Self Mutilative Behavior

Understanding Self Mutilative Behavior  Jill Flemming High  Penn State College of Medicine  March 2005 Self Mutilative Behavior (SMB)  definition: -Deliberate damage to one’s own body tissue without suicidal intent -Part of the larger class of self-injurious behavior that includes actions ranging from stereotypic skin-rubbing to completed suicide   Epidemiology: Adults – 4% of general population, 21% or psychiatric inpatients Adolescents – 14%-39% in community, 40%-61% of psychiatric inpatients   The high rate of SMB in adolescents reveals the need for better understanding of how to effectively assess and treat SMB   First need to understand nature of problem by identifying risk factors, associations, methods, frequencies, and how they relate to behavioral functions and theories.   Two experiments by Nock and Prinstein in 2004 and 2005 illustrate a functional approach to assessment of SMB and contextual features and behavioral functions of SMB among adolescents. Both assess SMB in 89 adolescent psychiatric inpatients referred for self-injurious thoughts or   2004 Study by Nock and Prinstein Hypothesis of authors: There are four primary functions of SMB Automatic-Negative Reinforcement: to achieve a reduction in tension or other negative affective state – “to stop bad feelings” Automatic-Positive Reinforcement: to create a desirable physiological state – “to feel something, even if is was pain” Social-Negative Reinforcement: to escape from interpersonal task demands – “to avoid punishment from others”, “to avoid doing something unpleasant” Social-Positive Reinforcement: to gain attention from others or to gain access to materials – “to try to get a reaction out of someone even if it is negative”, “to let others know how unhappy I am” Goal of study: to examine reasons...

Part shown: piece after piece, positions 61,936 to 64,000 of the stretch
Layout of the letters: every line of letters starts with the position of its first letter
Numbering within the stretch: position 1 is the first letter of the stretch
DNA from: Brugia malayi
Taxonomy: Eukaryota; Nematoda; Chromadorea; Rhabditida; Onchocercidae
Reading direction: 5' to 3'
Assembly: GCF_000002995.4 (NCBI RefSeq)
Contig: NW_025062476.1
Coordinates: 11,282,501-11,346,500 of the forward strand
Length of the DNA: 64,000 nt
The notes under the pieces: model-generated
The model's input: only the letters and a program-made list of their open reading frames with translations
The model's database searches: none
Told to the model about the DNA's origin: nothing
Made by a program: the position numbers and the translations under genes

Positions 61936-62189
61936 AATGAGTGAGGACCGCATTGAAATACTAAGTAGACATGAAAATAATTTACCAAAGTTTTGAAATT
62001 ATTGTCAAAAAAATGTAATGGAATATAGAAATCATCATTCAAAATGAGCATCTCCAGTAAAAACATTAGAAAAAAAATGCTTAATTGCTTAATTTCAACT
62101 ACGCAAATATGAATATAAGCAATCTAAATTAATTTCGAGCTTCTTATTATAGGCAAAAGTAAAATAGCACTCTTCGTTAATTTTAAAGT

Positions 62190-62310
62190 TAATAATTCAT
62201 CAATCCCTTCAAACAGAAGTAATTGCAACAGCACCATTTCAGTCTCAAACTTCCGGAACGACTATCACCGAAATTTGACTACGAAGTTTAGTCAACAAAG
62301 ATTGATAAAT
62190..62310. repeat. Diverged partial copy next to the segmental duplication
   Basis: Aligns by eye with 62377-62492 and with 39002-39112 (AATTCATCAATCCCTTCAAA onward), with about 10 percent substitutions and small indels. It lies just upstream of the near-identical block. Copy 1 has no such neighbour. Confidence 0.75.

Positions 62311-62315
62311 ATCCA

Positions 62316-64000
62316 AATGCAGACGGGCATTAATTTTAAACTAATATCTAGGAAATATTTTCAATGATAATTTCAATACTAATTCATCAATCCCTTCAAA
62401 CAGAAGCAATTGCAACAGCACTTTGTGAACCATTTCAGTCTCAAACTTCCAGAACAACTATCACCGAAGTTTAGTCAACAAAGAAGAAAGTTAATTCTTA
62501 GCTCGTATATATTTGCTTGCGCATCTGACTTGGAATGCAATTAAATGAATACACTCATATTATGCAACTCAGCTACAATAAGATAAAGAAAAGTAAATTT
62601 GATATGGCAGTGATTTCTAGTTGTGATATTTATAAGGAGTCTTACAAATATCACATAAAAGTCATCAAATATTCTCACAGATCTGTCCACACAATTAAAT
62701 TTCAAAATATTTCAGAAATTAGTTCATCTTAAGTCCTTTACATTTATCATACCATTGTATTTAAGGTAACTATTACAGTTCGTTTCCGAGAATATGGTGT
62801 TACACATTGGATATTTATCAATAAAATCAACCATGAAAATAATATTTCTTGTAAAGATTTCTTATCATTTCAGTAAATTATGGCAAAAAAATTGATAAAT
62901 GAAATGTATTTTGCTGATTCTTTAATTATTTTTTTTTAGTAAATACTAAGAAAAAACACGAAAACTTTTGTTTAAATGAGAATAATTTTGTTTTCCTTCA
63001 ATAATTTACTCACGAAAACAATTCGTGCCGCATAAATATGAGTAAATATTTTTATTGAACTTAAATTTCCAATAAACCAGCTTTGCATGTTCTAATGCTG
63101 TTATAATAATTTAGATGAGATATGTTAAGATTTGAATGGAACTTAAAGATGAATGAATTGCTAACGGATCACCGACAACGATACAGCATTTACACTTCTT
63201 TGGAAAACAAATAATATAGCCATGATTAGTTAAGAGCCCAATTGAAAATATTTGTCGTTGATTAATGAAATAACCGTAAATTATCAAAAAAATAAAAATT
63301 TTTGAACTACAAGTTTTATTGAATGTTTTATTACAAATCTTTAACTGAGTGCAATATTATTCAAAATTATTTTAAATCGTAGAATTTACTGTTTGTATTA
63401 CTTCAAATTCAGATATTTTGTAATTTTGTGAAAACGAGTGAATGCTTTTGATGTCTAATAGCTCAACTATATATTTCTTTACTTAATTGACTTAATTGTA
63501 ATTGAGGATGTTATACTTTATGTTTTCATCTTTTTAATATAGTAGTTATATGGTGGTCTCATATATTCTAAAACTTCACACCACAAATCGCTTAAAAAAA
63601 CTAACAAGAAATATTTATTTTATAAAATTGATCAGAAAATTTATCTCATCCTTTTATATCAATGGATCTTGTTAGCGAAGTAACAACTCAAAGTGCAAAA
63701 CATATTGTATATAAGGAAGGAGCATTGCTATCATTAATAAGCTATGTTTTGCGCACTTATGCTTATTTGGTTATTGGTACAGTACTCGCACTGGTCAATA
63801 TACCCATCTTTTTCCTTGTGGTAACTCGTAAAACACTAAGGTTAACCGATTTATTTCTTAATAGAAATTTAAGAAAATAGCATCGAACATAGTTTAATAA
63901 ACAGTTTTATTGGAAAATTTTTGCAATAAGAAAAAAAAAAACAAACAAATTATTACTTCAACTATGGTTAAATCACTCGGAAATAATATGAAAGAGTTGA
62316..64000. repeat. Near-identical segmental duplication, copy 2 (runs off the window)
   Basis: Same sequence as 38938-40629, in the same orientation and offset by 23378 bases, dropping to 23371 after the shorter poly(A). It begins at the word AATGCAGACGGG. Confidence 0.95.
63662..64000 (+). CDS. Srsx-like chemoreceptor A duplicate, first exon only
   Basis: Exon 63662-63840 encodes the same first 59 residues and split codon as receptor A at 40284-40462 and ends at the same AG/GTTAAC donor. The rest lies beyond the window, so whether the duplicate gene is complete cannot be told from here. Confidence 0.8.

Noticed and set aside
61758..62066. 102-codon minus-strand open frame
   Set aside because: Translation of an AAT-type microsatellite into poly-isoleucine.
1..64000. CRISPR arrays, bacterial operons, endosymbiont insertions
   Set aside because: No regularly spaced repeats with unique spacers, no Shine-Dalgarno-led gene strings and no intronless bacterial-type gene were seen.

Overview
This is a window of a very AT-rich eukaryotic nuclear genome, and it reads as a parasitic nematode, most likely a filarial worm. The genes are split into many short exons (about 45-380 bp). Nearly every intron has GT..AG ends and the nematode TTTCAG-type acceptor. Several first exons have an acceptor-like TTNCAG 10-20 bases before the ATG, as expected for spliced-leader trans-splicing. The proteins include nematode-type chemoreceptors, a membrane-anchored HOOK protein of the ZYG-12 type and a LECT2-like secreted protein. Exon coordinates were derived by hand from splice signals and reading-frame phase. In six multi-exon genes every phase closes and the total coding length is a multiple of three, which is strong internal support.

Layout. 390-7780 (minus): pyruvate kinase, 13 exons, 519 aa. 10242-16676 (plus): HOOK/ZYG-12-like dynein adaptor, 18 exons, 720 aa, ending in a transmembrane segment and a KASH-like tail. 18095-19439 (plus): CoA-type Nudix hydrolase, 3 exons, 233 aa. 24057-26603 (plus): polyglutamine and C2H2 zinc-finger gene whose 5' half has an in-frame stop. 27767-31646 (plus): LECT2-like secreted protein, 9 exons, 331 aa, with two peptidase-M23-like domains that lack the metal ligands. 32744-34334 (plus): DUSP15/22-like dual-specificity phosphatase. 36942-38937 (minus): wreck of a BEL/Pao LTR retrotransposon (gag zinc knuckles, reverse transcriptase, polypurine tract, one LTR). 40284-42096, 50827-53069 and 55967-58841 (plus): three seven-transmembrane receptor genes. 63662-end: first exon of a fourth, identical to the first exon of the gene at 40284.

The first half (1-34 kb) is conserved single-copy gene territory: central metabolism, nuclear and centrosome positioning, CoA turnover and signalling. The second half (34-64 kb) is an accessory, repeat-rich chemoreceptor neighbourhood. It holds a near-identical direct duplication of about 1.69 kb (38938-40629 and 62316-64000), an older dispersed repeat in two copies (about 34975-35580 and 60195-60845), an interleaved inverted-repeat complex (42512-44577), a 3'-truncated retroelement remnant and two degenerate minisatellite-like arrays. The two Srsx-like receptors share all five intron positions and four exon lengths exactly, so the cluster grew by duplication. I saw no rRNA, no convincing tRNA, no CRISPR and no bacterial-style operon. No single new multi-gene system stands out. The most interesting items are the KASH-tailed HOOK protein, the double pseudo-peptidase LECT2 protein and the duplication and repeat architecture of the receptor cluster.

Self-Injurious Behavior (SIB) in Adolescents

Self-Injurious Behavior (SIB) in Adolescents: an Important Consideration as a Risk Factor for Suicide  Shilpa Patel Penn State College of Medicine March  2003   I.                   Epidemiology   Adolescent Suicide “Each year, 1 in 5 teens in the US seriously considers suicide; 5 to 8% of adolescents attempt suicide, representing approximately 1 million teenagers, of whom nearly 700,000 receive medical attention for their attempt (Grunbaum et al., 2002); and approximately 1,600 teens die by suicide (Anderson, 2002).”3 According to the U.S. Centers for Disease Control and Prevention (CDC), suicide is the third leading cause of death for those ages 15 to 24. During 1991–2001, significant decreases occurred in the percentage of students who seriously considered suicide (29%–19%), and planned to attempt suicide (18.6%–14.8). The percentage of students who carried a weapon decreased significantly from 1991–1997 (26.1%–18.3%) and then remained constant from 1997–2001 (18.3%–17.4%). 1 From 1991 to 1997, the percentage of students seriously considering suicide and the percentage that made a suicide plan showed significant linear decreases. However, the percentage of students that made an injurious suicide attempt showed a significant linear increase. 2 According to the recently published report by the U.S. Substance Abuse and Mental Health Services Administration (SAMHSA), three million American teens have thought seriously about or attempted suicide. More than 13 percent of young Americans between 14 and 17 years of age considered suicide in 2000. More than a third of the three million teens aged 12 to 17 thought about suicide in the past 12 months and actually tried it. Girls were twice as likely as boys to say they thought about suicide, but race...